Like the hero in a James Bond or Indiana Jones movie, Obamacare has faced new mortal threats at every turn. And like James Bond or Indiana Jones, each time it has emerged unscathed when the smoke of battle cleared.
After it was proposed five years ago, pundits and political commentators declared Obamacare dead on dozens of occasions. It was assailed in television commercials supported by the insurance industry. Supportive members of Congress were pummeled by tea party extremists financed by right-wing billionaires like the Koch brothers.
Once it was passed, the right launched a massive movement for repeal. Dozens of Republican governors refused to cooperate with its implementation. Republican attorneys general challenged its constitutionality in courts across America.
The law became a centerpiece in the frantic right-wing campaign to stop the reelection of President Obama.
And finally, the tea party Republicans made their last ditch-effort to take the government itself hostage -- to shutdown the federal government if the law was not defunded or delayed.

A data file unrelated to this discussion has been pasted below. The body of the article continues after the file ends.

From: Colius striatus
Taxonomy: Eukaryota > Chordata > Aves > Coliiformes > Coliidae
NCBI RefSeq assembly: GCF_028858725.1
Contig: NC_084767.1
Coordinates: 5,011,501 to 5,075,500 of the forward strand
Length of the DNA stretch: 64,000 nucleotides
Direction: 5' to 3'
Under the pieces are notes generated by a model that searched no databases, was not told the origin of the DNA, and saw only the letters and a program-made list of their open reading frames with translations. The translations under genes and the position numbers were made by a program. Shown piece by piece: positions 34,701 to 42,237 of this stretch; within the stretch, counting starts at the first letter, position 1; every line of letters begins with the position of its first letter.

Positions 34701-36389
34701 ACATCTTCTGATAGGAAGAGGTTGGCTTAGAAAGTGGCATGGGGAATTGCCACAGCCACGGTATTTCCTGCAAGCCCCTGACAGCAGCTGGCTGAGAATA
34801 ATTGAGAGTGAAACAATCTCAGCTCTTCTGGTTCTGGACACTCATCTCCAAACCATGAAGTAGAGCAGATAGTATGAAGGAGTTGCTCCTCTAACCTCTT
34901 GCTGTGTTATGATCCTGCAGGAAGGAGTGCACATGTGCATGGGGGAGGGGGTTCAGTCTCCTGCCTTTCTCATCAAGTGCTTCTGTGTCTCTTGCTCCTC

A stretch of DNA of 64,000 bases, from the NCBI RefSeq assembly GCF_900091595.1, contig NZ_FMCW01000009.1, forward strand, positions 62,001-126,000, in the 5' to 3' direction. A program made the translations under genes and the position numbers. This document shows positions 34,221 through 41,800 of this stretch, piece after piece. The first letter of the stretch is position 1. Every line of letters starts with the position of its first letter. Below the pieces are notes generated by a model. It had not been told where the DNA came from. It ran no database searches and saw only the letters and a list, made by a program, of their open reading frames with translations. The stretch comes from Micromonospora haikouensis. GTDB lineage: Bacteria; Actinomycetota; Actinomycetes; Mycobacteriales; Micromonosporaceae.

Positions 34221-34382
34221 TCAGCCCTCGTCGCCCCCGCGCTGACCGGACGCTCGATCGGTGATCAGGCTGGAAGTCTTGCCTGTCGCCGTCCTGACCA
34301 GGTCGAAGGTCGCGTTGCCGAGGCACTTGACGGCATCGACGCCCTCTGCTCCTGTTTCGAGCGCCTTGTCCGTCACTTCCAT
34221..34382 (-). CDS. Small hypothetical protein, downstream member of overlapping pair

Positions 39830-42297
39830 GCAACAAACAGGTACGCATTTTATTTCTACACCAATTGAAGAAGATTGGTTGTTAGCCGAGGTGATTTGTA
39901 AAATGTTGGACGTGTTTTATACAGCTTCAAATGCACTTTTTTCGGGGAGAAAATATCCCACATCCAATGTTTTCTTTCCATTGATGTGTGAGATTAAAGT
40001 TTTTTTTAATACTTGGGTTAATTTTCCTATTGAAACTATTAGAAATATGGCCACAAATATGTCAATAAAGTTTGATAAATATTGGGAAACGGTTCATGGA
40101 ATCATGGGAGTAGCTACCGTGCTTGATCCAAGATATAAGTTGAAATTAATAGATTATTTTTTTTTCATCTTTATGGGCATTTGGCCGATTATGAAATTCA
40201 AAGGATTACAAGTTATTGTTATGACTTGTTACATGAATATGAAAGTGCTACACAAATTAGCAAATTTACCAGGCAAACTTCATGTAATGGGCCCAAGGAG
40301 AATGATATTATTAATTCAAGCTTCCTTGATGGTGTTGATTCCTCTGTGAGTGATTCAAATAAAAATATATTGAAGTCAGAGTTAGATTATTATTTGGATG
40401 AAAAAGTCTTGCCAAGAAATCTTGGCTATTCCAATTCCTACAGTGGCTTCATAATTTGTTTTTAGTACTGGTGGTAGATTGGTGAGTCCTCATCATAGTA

But in the end, every desperate right wing attempt to stop Obamacare failed. The attacks failed because of the energy of Obamacare supporters -- and the iron will of President Obama, Nancy Pelosi and Harry Reid.
Today, the most important provisions of the law finally take effect. Americans who could not previously afford health insurance -- or who had a pre-existing condition that prevented them from qualifying for health insurance -- can now go to one of the new insurance exchange website and get finally covered.
Today, America joins the company of every other major industrial democracy in declaring, in practice, that access to health care is no longer a privilege, but a right.
Of course -- from their perspective -- the ideological extremists who fueled opposition to Obamacare were right. The Affordable Care Act expands the realm of relationships in America that are in fact defined by progressive values. It expands on the increasing number of commitments our country has made throughout its history to create a truly democratic society where everyone has a right to the basic necessities of life not because he or she is lucky or smart -- but because he or she is our fellow human being.